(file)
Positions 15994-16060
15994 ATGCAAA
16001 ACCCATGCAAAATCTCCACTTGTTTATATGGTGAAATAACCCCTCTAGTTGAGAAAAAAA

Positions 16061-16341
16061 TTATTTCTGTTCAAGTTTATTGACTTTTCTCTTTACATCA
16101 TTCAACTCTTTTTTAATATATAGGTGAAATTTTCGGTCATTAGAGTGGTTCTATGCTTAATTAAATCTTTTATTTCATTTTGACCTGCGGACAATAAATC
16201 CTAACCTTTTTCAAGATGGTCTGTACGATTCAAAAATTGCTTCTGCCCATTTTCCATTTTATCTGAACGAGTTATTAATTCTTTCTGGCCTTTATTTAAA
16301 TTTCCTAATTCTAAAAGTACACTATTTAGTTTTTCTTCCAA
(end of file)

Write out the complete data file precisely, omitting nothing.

Positions 15994-16060
15994 ATGCAAA
16001 ACCCATGCAAAATCTCCACTTGTTTATATGGTGAAATAACCCCTCTAGTTGAGAAAAAAA

Positions 16061-16341
16061 TTATTTCTGTTCAAGTTTATTGACTTTTCTCTTTACATCA
16101 TTCAACTCTTTTTTAATATATAGGTGAAATTTTCGGTCATTAGAGTGGTTCTATGCTTAATTAAATCTTTTATTTCATTTTGACCTGCGGACAATAAATC
16201 CTAACCTTTTTCAAGATGGTCTGTACGATTCAAAAATTGCTTCTGCCCATTTTCCATTTTATCTGAACGAGTTATTAATTCTTTCTGGCCTTTATTTAAA
16301 TTTCCTAATTCTAAAAGTACACTATTTAGTTTTTCTTCCAA